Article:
My new book “Midlife Solo” is now available.

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protesting the NYT Book Review on behalf of Leonard Cohen

You know I am a kind and serene person. But on Monday I wrote an angry note to the editor of the NYT Book Review, Pamela Paul. They recently printed an appallingly personal and mean-spirited review of a posthumous collection by Leonard Cohen. My note to her:

I’m sending this protest as a Canadian, but also as a music lover, a poetry lover, a writer, and a decades-long reader of the NYT Book Review. 
I’ve rarely read a review that made me as angry as the one by William Logan of a posthumous collection of the work of Leonard Cohen. It was vicious, and it was unforgivable. 
I have not read the book in question, and it may be that this posthumous collection of scribblings is weak. But Logan makes a point of denigrating every facet of the man’s talent. Most of Leonard Cohen’s songs are glorious, musically and lyrically. He was a superb performer; his concerts were unforgettable, magical. He was generous and wise. It’s no wonder women adored him, which also is something Logan holds against him. 
I’m surprised you would assign this book to a critic known to be petty and vindictive. But perhaps that was the point? 
Today she sent a nice note in reply: 
Beth, thank you for feedback, even if critical. I will pass along your note to the editor who handled this assignment. Know that you are not alone in your happiness with Logan’s review.

Now that’s impressive!

You know I’m a good-natured and generous writer. God forbid I say something negative about another writer or her work. Except for this: I heard about a novel published this year called “She Loves You Yeah Yeah Yeah,” about a girl’s obsession with the Beatles, specifically Macca, in 1966. So, since this sounds a teeny tiny bit like a certain memoir I know and love, I got it out of the library.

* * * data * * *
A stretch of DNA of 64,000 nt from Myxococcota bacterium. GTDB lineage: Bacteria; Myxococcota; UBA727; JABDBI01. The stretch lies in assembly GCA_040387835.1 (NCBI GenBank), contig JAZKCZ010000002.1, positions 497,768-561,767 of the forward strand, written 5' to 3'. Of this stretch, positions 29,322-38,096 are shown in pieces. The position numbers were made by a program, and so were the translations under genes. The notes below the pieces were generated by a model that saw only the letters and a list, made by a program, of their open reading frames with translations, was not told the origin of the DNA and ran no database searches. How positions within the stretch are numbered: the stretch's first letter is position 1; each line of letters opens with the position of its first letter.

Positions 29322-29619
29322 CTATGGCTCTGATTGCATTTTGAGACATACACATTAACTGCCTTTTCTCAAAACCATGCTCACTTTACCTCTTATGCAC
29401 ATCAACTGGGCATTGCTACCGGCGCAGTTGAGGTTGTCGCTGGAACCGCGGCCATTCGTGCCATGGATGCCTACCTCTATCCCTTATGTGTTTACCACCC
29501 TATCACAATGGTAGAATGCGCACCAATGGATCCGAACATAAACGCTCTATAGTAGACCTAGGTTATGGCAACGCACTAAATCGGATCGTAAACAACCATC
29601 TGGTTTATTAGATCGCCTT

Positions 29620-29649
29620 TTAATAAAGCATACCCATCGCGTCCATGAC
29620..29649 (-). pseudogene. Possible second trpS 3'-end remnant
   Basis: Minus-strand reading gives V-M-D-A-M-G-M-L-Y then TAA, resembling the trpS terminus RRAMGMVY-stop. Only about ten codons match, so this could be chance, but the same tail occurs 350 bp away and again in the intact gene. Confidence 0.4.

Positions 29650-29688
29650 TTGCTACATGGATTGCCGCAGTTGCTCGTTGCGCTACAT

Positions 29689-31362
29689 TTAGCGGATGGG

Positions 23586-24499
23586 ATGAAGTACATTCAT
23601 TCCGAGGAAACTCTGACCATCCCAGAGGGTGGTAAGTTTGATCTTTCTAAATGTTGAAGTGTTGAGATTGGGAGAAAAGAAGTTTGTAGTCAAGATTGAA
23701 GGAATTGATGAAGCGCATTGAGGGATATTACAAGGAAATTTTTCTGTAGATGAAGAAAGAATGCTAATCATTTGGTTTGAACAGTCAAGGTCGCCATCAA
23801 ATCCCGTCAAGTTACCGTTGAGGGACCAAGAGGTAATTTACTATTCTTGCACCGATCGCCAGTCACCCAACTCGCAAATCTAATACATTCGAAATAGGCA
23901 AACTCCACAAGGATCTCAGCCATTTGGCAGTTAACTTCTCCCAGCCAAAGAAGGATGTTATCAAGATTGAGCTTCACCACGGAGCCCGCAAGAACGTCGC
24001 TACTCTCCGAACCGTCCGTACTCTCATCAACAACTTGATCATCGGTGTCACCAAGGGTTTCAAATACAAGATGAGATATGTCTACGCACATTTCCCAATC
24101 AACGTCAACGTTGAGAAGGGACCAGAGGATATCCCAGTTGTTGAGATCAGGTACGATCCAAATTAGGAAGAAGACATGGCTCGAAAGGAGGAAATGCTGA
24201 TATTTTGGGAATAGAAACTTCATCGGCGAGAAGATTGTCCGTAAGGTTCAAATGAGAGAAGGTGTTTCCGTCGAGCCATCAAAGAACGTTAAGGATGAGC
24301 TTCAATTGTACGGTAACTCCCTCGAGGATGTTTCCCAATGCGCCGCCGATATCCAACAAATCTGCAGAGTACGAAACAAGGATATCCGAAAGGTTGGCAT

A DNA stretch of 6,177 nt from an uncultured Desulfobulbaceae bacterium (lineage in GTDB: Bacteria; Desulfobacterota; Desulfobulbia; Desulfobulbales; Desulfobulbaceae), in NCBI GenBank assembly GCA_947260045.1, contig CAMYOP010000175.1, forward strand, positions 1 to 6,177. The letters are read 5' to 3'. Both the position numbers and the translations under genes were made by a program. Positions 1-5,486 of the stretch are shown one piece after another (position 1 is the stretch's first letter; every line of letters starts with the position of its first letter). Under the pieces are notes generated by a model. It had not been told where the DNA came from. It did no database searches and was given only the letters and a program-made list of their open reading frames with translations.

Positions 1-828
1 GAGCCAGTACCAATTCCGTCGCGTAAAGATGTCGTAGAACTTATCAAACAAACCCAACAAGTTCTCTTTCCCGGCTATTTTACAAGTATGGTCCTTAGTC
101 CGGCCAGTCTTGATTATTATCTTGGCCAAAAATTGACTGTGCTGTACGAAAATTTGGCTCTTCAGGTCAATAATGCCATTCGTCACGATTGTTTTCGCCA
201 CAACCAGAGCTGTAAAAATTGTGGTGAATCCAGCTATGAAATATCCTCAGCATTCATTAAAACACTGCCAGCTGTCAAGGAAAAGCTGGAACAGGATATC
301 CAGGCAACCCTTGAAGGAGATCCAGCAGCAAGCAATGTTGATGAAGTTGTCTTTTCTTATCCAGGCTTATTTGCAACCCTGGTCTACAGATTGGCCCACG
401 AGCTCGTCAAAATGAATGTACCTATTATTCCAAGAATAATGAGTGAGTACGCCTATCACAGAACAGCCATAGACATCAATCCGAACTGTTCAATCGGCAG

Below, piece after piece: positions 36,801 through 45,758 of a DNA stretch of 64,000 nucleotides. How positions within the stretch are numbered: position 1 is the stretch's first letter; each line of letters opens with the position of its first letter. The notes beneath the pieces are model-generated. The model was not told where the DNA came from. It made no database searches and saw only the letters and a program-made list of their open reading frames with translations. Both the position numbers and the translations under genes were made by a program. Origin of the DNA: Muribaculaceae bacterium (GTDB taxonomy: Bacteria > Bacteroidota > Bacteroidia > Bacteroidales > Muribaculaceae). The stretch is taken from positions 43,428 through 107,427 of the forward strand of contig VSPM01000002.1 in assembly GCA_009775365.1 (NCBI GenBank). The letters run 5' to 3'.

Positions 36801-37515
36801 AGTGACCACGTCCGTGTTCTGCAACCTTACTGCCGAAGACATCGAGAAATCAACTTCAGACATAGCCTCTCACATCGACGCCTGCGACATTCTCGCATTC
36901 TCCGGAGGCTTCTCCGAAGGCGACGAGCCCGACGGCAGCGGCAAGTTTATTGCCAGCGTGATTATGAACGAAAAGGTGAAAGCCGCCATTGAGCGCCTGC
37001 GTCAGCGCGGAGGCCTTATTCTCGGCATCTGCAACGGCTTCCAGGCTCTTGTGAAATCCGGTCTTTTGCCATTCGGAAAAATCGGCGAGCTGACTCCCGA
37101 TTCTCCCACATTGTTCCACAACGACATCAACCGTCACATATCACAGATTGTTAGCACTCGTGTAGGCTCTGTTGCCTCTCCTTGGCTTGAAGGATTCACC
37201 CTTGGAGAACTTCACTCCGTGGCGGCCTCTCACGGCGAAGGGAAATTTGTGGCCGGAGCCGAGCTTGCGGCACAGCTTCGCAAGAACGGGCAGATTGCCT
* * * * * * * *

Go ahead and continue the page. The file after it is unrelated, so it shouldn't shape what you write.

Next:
I submitted my memoir “All My Loving: Coming of age with Paul McCartney in Paris” (which is not specifically YA, perhaps to its detriment) to several small publishers and was turned down. This YA novel was published by Penguin Young Readers Group. Penguin! And I have to say, I hated it. Well, I guess I would, wouldn’t I? Is it just jealousy? The narrator is annoyingly blinkered, limited, whiny, and the whole scene about American high school and BFFs and cheerleaders and the laboured setup and the denouement – she and her friends meet George Harrison and Paul McCartney outside the hotel where the Beatles are staying in Boston after a concert – oh sure. Paul signs a picture for her that urges her distant father to cherish her. Oh sure.

Okay, yes, I’m jealous. Penguin. My memoir I think is more real and more gritty and more immediate and a hell of a lot funnier, plus you get to go to Paris! It was published by BPS Books, partly paid for by one Beth Kaplan.


Moving right along.

The usual chaos here. The electricians still have not finished, a week after they were supposed to be done. Kevin wants to get to drywall today but all kinds of other things are in the way.

Kevin in my bedroom

The spare bedroom

I am at the moment in the sun in my office, though my desk is covered with dropcloths and dust and soon I will be pushed out. But all this is not making me sick, as it did in December. I’m listening to Bach through my headphones. I’m sitting in the sun. I finished an essay yesterday. May you live in interesting times. Onward.



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About Beth

I began keeping a journal at the age of nine. Nearly fifty years later, I started this online journal, sharing reflections, reviews, updates, and the occasional secret.

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